By Richard Godmon, a tax partner at accountancy firm, Menzies LLP.
Share incentive plans that reward employees in a flexible way can prove a tax-efficient means of incentivising staff performance and retention, especially at a time when pay rises and cash bonuses are out of the question for many SME employers. But where should business owners start?
A recent fall in many business valuations, due to the impact of the Covid-19 pandemic, means that now could be the ideal time for business owners to rethink workplace rewards. Lower business valuations mean that shares will have a lower value too, which means that qualifying employees can expect to gain by selling them at a higher cash value further down the line.
There are a variety of ways that employers can reward staff through share ownership. For example, they can issue shares directly to key employees, who are required to pay income tax on their value at the point that they take ownership of them. Whilst this is a relatively simple solution, there are some important considerations to take into account, such as ensuring that existing shareholders understand that this approach could dilute the value of their own shares. For the employee, the need to pay tax when they take ownership of the shares may also not seem attractive immediately.
Most small businesses prefer to establish an approved, tax-advantaged share option scheme, such as an Enterprise Management Incentives (EMI) scheme. With this type of scheme, employees are not normally required to pay any tax when they exercise their share options, and are liable for capital gains tax (CGT), rather than income tax, when they sell them. In some instances, employees may also qualify for business asset disposal relief, previously known as Entrepreneurs’ Relief, which means they would be liable for a 10% rate of CGT when selling their shares.
Some employers may not qualify for one of the HMRC-approved schemes however, because the business has gross assets of more than £30 million or it is a subsidiary of a much larger business. In addition, some employees may not qualify for an approved scheme if they work insufficient hours, and businesses practising certain trades, such as property development or financial services, are also excluded. Businesses and employees affected in this way may opt for an unapproved share incentives plan instead. However, these plans don’t share the same tax advantages. This means that income tax is payable when shares are exercised, and any growth in the value of the shares, which is realised by the employee after this point, is liable for CGT.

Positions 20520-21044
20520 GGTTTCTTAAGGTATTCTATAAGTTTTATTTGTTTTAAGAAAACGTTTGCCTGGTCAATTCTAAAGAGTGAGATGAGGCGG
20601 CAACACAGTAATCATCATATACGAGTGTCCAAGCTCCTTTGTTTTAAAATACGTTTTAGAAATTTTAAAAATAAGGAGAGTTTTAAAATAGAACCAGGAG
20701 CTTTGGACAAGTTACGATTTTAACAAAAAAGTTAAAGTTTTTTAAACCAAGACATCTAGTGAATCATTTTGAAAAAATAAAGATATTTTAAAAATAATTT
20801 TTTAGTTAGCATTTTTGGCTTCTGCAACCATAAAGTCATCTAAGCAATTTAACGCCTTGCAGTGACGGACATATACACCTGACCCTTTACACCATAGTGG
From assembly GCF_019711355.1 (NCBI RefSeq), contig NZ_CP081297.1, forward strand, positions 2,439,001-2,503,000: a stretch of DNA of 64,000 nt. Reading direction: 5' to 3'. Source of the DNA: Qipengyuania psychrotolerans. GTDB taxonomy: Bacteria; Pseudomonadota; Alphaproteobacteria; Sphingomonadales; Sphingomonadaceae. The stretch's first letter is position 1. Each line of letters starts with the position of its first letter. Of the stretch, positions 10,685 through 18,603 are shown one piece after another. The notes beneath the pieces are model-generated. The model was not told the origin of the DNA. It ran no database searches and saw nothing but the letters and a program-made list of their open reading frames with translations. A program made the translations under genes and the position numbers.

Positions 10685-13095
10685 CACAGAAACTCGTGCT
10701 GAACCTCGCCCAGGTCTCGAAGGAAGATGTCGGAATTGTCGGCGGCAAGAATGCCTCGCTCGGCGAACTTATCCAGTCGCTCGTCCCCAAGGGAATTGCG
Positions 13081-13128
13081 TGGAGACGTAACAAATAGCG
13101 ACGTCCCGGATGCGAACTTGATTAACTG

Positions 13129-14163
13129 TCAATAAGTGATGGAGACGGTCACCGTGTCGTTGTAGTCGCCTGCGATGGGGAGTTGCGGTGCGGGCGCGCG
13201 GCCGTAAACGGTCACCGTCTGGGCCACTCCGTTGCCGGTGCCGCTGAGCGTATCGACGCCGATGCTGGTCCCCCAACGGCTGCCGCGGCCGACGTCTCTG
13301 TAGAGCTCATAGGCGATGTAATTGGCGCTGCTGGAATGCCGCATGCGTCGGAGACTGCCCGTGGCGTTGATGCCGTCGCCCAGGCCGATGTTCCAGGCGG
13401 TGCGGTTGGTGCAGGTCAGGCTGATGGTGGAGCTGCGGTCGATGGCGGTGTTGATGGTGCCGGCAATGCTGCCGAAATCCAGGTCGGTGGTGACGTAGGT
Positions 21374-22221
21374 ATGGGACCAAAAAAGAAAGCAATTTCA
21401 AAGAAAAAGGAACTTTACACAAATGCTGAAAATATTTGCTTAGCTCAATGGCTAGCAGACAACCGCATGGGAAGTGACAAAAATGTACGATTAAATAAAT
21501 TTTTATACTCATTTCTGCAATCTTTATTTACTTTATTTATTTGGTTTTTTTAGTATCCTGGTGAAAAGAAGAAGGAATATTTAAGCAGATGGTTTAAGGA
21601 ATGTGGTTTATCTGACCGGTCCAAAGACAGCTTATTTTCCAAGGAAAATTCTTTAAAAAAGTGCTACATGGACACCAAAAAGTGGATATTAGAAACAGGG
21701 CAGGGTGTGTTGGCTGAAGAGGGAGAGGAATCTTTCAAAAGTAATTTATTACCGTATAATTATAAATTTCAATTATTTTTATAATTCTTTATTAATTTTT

When established and communicated in the right way, share incentive plans can be incredibly motivating for staff at all levels – from directors and senior managers, through to talented recruits. As well as being useful in helping to tie workers into the organisation, they can also align the interests of employees with those of the business, helping to drive performance and productivity. Before introducing a share incentive scheme, business owners should decide how much equity they are prepared to give away and have a clear idea of what they want to achieve.
Sometimes, employees can be sceptical about the value of a share incentive scheme and, given the choice, most would prefer to receive a pay rise or a cash bonus. To overcome this, employers should ensure workers have a sound understanding of the strategic growth plan of the business and if appropriate, its exit strategy. The value of the shares may need to be explained in detail. For example, if a key employee is being rewarded with a 1% shareholding, this may not sound much, but if the business plans to sell in five or ten years’ time for an estimated £50 million, or float on the stock exchange, it could amount to a sizeable cash windfall.
Share incentive schemes are most effective when applied by entrepreneurial businesses that are well-funded and have a strategic growth plan, with clear financial targets. It is important to seek advice however, as implementing such schemes is a complex area and mistakes can be made. For example, it is not unusual for directors of small businesses to attempt to put in place an approved share incentive scheme, only to find out several years’ later that certain eligibility criteria were not met and employees are liable for income tax rather than CGT.
Employers should also be prepared to answer employees’ questions about the proposed share incentive scheme. For example, some employees may want to know what will happen to their shares if they retire or otherwise choose to leave the company before they can be exercised. To address these concerns, the employer may wish to create an internal market or Employee Benefit Trust, so the exiting employees can sell their shares back to the other Trustees in exchange for a cash payment.
In some situations, businesses that don’t qualify for an approved scheme, because they own significant property assets, for example, may choose to set up a ‘phantom share incentive scheme’. This type of scheme involves allocating a nominal shareholding to the employee, which is calculated based on the business valuation. Whilst the employee doesn’t own any actual shares, they have a legal agreement that gives them a right to claim a cash payment equivalent to the value of their phantom shares, after a specified time period.
With the economy rebounding rapidly, there is an opportunity for SME businesses to achieve strong growth in their target markets. Whilst they may not be able to match the salaries and rewards of some larger companies, a creative and well-communicated share incentive scheme could be key to their success.